The four years of data comprise 3 billion separate sources, including stars, galaxies, and various other objects. This research program was undertaken by the PS1 Science Consortium—a collaboration among 10 research institutions in four countries, with support from NASA and the National Science Foundation (NSF). Consortium observations for the sky survey were completed in April 2014. The initial Pan-STARRS public data release occurred in December 2016, but included only the combined data and not the individual exposures at each epoch of time.

“The Pan-STARRS1 Survey allows anyone access to millions of images and catalogs containing precision measurements of billions of stars, galaxies, and moving objects,” said Dr. Ken Chambers, Director of the Pan-STARRS Observatories. “While searching for Near Earth Objects, Pan-STARRS has made many discoveries from ‘Oumuamua passing through our solar system to lonely planets between the stars; it has mapped the dust in three dimensions in our galaxy and found new streams of stars; and it has found new kinds of exploding stars and distant quasars in the early universe. We hope people will discover all kinds of things we missed in this incredibly large and rich dataset.”

The Space Telescope Science Institute hosts the storage hardware, the computers that handle the database queries, and the user-friendly interfaces to access the data. The survey data resides in the Mikulski Archive for Space Telescopes (MAST), which serves as NASA’s repository for all of its optical and ultraviolet-light observations, some of which date to the early 1970s. It includes all of the observational data from such space astrophysics missions as Hubble, Kepler, GALEX, and a wide variety of other telescopes, as well as several all-sky surveys. Pan-STARRS marks the nineteenth mission to be archived in MAST.

Panicked Residents Flee Their Home As 6.6-Magnitude Earthquake Rocks Aru Islands

A 6.6-magnitude earthquake rocked the Aru Islands, Maluku, on Saturday at 5:12 p.m. local time, prompting residents to run out of their homes.

Two buildings were damaged. No injuries or casualties have been reported.

The earthquake’s epicenter was detected northwest off the coast of Dobo, the center of the archipelagic regency, and at a depth of 10 kilometers. Tremors were felt as far away as Timika, Papua.

They were strong enough to lightly damage a house and a hospital in Dobo, according to the National Disaster Mitigation Agency (BNPB).

“All of us ran outside because the tremors were strong,” said Dobo resident Demy as quoted by kompas.com.

He also said that the earthquake lasted almost 10 seconds.

Local authorities are still assessing the extent of the damage caused by the earthquake.

Earthquake: 6.2 Quake Strikes Near Taro, Solomon Islands

A deep magnitude 6.2 earthquake was reported Friday evening 22 miles from Taro, Solomon Islands, according to the U.S. Geological Survey. The temblor occurred at 7:51 p.m. Pacific time at a depth of 221.8 miles.

According to the USGS, the epicenter was 73 miles from Arawa, Papua New Guinea.

In the last 10 days, there have been no earthquakes of magnitude 3.0 or greater centered nearby.

UPDATE : Large Storm Hitting Central US, Heading East With Flooding Rain, Strong Winds

A large storm that developed in the central U.S. is moving east on Wednesday and bringing snow, a wintry mix, severe weather and flooding rain.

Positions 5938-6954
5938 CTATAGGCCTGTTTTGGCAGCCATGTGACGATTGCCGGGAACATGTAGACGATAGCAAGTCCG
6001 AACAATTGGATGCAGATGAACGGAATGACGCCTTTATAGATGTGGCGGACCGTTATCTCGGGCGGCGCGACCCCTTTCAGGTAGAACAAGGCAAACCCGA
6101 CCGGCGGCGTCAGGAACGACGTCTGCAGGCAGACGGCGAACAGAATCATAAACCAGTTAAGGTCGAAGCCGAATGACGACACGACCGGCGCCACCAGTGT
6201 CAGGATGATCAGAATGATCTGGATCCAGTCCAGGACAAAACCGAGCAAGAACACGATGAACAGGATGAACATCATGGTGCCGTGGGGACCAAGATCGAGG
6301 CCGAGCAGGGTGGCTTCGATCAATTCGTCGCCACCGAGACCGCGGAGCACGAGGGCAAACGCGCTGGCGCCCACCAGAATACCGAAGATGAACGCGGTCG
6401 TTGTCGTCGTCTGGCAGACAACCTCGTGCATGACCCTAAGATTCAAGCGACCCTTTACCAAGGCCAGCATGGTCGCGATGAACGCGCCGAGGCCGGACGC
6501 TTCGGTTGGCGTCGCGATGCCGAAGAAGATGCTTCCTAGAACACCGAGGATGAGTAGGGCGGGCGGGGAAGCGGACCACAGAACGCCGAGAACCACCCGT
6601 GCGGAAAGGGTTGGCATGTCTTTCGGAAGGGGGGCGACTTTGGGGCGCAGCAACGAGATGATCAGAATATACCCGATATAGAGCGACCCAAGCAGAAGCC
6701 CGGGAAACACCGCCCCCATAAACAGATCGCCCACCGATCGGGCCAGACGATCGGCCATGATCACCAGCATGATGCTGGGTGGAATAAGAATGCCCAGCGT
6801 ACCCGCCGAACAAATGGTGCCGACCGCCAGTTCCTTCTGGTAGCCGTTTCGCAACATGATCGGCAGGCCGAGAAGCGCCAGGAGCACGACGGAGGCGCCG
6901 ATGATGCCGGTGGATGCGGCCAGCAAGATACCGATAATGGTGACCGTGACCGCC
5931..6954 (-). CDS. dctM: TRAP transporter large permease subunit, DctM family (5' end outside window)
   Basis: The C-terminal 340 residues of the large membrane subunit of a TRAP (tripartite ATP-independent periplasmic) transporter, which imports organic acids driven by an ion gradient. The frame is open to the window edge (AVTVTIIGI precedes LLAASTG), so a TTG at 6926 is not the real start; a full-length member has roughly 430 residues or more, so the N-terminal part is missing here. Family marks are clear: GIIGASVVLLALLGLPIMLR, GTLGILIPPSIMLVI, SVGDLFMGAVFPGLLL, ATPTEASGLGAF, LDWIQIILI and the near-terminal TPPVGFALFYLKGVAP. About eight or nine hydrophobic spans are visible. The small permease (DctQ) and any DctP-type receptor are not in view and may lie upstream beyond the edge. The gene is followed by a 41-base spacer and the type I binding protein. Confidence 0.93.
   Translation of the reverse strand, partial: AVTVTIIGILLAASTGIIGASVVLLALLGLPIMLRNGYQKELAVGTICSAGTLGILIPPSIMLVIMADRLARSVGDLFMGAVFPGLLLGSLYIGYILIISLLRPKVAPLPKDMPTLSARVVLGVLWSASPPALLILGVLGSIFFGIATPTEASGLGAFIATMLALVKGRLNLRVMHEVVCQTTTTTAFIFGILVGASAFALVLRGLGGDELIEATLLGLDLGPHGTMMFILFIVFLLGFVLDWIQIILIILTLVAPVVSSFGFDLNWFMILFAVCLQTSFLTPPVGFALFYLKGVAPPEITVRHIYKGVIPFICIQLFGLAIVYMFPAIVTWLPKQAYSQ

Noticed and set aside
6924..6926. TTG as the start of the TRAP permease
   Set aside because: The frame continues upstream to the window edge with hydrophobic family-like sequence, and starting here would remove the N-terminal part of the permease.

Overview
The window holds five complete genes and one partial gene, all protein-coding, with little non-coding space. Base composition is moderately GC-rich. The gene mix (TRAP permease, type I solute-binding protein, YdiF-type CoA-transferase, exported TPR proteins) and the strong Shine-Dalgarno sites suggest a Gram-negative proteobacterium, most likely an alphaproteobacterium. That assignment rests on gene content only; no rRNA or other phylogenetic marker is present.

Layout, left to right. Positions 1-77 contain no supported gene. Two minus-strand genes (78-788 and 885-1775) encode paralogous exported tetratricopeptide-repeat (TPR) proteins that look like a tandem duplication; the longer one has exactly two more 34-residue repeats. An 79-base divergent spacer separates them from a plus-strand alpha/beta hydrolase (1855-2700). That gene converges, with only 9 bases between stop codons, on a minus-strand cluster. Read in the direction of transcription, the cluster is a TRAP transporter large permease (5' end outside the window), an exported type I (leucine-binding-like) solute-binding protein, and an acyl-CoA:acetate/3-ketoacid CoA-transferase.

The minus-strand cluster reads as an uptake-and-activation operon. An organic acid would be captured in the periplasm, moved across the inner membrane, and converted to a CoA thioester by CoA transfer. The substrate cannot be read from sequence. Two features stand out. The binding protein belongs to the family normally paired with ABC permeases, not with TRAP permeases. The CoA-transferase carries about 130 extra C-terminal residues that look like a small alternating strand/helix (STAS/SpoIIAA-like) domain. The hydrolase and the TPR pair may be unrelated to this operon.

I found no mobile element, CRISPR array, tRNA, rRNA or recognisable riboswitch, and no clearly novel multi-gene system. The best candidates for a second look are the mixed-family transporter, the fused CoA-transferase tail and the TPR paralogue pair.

he storm dumped over 17 inches of snow in the mountains of Colorado, and widespread 2 to 4 inches of snow from the Colorado Plains to the upper Midwest. Freezing rain also was reported in parts of Iowa, Illinois and Indiana on Tuesday night.

Locally heavy snow is moving through parts of the Midwest, including Cedar Rapids, Iowa, and Milwaukee, Wisconsin, on Wednesday morning. In Chicago, a wintry mix, with some snow, is possible as colder air is being wrapped into the storm. However, most of the frozen precipitation will stay north and west of the city. A dangerous morning commute is likely in these areas.

Additionally, a wintry mix is likely across parts New York state Wednesday morning as precipitation is interacting with colder air.

There are numerous alerts being issued for this wide-ranging storm, including winter storm warnings and winter weather advisories from Kansas to Michigan to Maine. Since there is a threat for heavy rain in the Northeast, there are new flood watches being issued for the major cities, including New York, Philadelphia and Washington, D.C. Additionally, there are alerts being issued for blowing snow in the Northern Plains in the storm’s wake.

A line of very heavy rain will extend through the Mississippi and Tennessee Valley late in the day Wednesday. Additionally, severe weather is likely across parts of the Gulf — from New Orleans to Mobile — where damaging winds and brief tornadoes are possible. Since this cold front is very strong, it will also cause gusty winds over 35 mph in spots.

Out ahead of the cold front, very mild air will surge up the East Coast. Temperatures will be 10 to 20 degrees above average in the New York City area, where temperatures might be in the mid-50s Thursday morning. But the warmth will be brief.

Early Thursday morning, the heavy rain and strong winds will move into the southeast U.S. and toward Atlanta. By Thursday morning, the line of heavy rain, with some locally strong thunderstorms, will stretch along the entire East Coast. Very heavy rain will fall Thursday during morning rush hour in the major northeast cities. Locally, 1 to 2 inches of rain could cause flash flooding and strong gusty winds are possible.

An additional complication in parts of the Northeast is that the heavy rain, combined with mild temperatures, will cause last week’s snow to rapidly melt and cause additional flooding concerns.

Chill behind the storm

Behind this storm, another frontal system will pass and deliver a cold blast. Wind chills on Friday in the Midwest will dip locally to minus 30 degrees. Chicago will feel like minus 21 on Friday morning.

Some of this cold air makes its way east, but moderates before reaching the major Northeast cities. It will not be as cold as last weekend.

However, another powerful blast of cold air will come in behind it over the weekend and wind chills approaching minus 50 are possible in parts of the upper Midwest by Sunday. Duluth will feel like minus 47 and Minneapolis like minus 29 on Sunday morning — this is life-threatening cold.

Popocatepetl Volcano Erupts In Mexico

MEXICO, (CNN) — The Popocatepetl volcano registered a strong explosion Tuesday evening in the states of Puebla and Morelos, in central Mexico, according to Mexico’s civil protection authority.

The explosion caused lava and ashes to spew, with a smoke plume almost two miles high emanating from the volcano’s dome.

Authorities have asked locals to remain in their homes.

No initial reports of damages or injuries have been reported.